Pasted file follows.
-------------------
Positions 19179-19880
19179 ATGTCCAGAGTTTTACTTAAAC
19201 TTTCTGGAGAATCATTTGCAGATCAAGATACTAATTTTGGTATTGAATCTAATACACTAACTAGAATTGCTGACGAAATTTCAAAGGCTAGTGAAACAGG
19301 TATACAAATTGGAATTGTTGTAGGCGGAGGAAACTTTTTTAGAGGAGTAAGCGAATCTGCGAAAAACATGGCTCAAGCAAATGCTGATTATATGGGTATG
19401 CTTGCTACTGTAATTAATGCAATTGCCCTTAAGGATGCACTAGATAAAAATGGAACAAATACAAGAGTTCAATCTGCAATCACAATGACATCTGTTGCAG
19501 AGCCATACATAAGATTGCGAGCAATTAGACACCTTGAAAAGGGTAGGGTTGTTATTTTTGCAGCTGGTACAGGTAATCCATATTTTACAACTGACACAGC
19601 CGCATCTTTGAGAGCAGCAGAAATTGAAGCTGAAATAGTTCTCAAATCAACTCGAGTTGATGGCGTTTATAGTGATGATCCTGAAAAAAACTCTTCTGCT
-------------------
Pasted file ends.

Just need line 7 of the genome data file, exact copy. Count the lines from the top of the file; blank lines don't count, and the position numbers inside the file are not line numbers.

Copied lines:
19601 CGCATCTTTGAGAGCAGCAGAAATTGAAGCTGAAATAGTTCTCAAATCAACTCGAGTTGATGGCGTTTATAGTGATGATCCTGAAAAAAACTCTTCTGCT